Protecting trees from construction damage: a homeowner's guide

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Protecting trees from construction damage: a homeowner's guide

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1999

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Abstract

Trees and shrubs contribute to property values by enhancing appearance, reducing noise, cutting energy costs, screening unsightly views, and attracting songbirds and other wildlife. Unfortunately, plants meant to be part of a home's permanent landscape often are needlessly damaged or killed during construction. Careful planning and coordination with a tree-care specialist and your builder can reduce damage and save you the trouble and expense of treating or removing injured plants. This publication explains some things that landowners can do to minimize the impact of construction on trees. It describes landscape protection plans, special construction techniques, symptoms of damage, and treatment strategies. Although the information presented focuses on trees, it also can be applied to protecting shrubs.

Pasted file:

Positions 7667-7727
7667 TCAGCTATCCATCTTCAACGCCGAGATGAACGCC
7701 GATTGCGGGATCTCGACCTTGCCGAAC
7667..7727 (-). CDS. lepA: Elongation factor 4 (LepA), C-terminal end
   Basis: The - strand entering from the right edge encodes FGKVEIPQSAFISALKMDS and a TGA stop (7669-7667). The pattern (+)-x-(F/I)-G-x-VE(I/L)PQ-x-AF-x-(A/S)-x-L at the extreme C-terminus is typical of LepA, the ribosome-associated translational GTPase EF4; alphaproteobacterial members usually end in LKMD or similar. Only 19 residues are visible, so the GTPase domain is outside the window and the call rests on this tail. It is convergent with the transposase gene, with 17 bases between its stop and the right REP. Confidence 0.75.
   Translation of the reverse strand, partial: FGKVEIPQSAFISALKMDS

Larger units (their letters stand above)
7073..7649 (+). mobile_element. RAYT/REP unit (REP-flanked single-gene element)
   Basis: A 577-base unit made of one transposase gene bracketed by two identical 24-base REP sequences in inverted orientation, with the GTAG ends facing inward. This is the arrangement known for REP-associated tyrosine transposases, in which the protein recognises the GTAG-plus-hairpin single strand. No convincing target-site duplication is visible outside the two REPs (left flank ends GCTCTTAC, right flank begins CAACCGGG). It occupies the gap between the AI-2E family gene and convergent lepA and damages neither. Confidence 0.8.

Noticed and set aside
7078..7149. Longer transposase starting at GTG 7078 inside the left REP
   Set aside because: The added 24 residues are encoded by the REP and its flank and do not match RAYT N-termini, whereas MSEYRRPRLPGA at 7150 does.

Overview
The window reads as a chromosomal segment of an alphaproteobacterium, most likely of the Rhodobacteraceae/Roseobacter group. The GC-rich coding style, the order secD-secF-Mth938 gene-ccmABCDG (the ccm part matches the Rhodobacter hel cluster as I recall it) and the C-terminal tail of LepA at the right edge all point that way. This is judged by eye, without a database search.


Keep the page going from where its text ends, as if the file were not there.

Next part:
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This archival publication may not reflect current scientific knowledge or recommendations. Current information available from the University of Minnesota Extension: https://www.extension.umn.edu.

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USDA Forest Service, Northeastern Area, State and Private Forestry; the Minnesota Department of Natural Resources, Division of Forestry, Urban and Community Forestry Program; the Minnesota Shade Tree Advisory Committee; U. S. Department of Agriculture--Cooperative States Research, Education and Extension Service (CSREES)

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Johnson, Gary R.. (1999). Protecting trees from construction damage: a homeowner's guide. Retrieved from the University Digital Conservancy, https://hdl.handle.net/11299/199785.

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